The Synoptic Gospels all record how Jesus was silent before His accusers, both the Roman consul Pilate and the chief priests. This is not incidental to the Passion narratives but an essential part of Christ’s sacrificial offering. In his silence, he fulfils the prophecy of the Isaiah about the Suffering Servant.
He was oppressed, and he was afflicted,
yet he did not open his mouth;
like a lamb that is led to the slaughter,
and like a sheep that before its shearers is silent,
so he did not open his mouth.
This silence culminated in the silence of death, when Jesus “gave a loud cry and breathed his last.” This is the word of the Cross, a word of deathly silence.
The word of Cross is silent because, while speech is power and words are powerful, silence is a form of submission, an embrace of weakness, humility, renunciation and ultimately of death. Muers states notes that silence “can mark a withdrawal or separation from “the world,” a radical interruption of it, or a submission to its demands.” In offering Himself up, Christ both dies to the world and radically disrupts its deadly logic: by “dying he destroyed our death, rising he restored our life.”
This word of the Cross is also silent because in dying for us, Christ held nothing back. He offered everything up to God and completed His mission. His last words were “It is finished.” The Word has spoken and now He is silent. “The word is muted; it becomes mortal silence, for it has “spoken” exhaustively, holding back nothing of what it had to tell us.” His silence is not for a lack of words but a sign of the Word having completed His mission.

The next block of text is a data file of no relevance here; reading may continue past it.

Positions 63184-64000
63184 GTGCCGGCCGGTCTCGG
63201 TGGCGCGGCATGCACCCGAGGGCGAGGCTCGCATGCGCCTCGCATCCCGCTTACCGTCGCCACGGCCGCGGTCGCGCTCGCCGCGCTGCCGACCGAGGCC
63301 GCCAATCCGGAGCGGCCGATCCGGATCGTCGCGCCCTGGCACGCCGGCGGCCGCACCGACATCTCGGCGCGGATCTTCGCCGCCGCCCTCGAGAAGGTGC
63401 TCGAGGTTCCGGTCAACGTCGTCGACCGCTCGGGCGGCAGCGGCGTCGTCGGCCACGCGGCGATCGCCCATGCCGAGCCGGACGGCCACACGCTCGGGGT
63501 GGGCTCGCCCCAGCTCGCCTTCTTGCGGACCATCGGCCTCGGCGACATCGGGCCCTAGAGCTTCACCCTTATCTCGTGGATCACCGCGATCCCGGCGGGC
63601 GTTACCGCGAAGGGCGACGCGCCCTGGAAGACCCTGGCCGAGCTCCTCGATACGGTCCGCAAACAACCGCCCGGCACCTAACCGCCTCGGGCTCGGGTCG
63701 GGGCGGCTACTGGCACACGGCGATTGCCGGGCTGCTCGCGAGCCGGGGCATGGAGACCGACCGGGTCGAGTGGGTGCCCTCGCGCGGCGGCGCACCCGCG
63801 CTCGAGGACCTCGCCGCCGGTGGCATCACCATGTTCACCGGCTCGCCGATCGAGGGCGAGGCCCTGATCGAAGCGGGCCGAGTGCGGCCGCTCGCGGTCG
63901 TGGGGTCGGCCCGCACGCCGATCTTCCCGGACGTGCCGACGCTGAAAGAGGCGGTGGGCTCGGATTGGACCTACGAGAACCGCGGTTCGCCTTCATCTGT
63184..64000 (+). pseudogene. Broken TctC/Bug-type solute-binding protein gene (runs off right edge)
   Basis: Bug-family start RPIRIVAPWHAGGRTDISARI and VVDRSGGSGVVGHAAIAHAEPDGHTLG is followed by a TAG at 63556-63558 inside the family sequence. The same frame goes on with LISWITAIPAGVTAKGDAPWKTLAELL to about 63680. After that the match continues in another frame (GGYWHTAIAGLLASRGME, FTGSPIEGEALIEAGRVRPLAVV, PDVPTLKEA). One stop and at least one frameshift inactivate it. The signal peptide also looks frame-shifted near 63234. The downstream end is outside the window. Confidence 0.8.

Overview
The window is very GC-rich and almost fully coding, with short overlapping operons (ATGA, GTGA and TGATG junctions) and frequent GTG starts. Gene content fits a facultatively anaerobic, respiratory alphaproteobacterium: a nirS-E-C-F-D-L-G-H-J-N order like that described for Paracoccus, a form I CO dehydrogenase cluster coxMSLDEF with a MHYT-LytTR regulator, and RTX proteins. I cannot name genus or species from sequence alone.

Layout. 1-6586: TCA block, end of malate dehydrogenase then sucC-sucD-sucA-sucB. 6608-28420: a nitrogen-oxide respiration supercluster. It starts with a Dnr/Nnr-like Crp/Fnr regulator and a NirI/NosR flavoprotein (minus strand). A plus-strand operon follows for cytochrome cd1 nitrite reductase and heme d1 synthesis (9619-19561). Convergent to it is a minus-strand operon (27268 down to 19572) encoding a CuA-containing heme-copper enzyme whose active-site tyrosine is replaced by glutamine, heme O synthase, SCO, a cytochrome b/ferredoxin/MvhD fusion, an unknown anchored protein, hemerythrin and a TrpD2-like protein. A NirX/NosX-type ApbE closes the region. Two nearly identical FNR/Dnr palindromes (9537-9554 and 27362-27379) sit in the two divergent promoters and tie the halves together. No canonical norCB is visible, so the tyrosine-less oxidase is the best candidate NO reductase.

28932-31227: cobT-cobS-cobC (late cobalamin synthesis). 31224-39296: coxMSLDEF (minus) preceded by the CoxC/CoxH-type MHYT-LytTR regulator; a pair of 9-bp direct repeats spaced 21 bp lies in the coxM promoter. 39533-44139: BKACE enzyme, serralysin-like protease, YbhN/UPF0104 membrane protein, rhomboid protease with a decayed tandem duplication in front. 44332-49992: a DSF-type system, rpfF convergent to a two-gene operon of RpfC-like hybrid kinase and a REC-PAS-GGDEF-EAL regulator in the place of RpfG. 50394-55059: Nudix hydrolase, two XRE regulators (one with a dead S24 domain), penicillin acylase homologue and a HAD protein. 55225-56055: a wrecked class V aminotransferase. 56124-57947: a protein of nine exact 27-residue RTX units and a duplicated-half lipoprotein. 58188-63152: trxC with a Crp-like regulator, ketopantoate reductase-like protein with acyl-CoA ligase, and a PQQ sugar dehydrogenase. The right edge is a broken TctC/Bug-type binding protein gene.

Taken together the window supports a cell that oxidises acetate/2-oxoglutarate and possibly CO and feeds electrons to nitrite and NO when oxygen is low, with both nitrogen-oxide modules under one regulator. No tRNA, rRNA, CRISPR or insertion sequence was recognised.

As the memorial of His Passion and Death, it is only fitting that the Holy Eucharist, the Hostia or Victim, is silent too. In the paschal mystery, Jesus humbled himself, embracing death and giving up all. Now, He continues to humble Himself by hiding in humble bread and wine, utterly passive and at our disposal. This is the scandal of the Cross, and nothing could be more fitting than for Christ to be silent in the Blessed Sacrament.
His silence is the same silence of the Cross, and that silence, St Paul assures us is the “wisdom of God.” For God chose the foolish, weak, lowly and despised things – the “things that are not, to reduce to nothing things that are.” God chooses silence, the archetypal thing which is not, to shame all the empty talk of the world. In this silence, I hear that same ‘word of the Cross’ being spoken – and it is both a comfort and challenge.
Finally, the silence of the Eucharist is supposed to be somewhat discomforting because it is not yet complete. Although the Eucharist is “the source and summit of the Christian life”, the presence of Christ in the Eucharist is still ‘veiled’ or ‘hidden’ beneath bread and wine. We receive the Eucharist as “a pledge of future glory.” As a pledge, we can only receive it in our condition as those who have not yet reached our future glory. Turner argues that it follows that “we can enter into that communication only on the condition of its ultimate failure; and on the further condition of our acknowledgement of its failure.”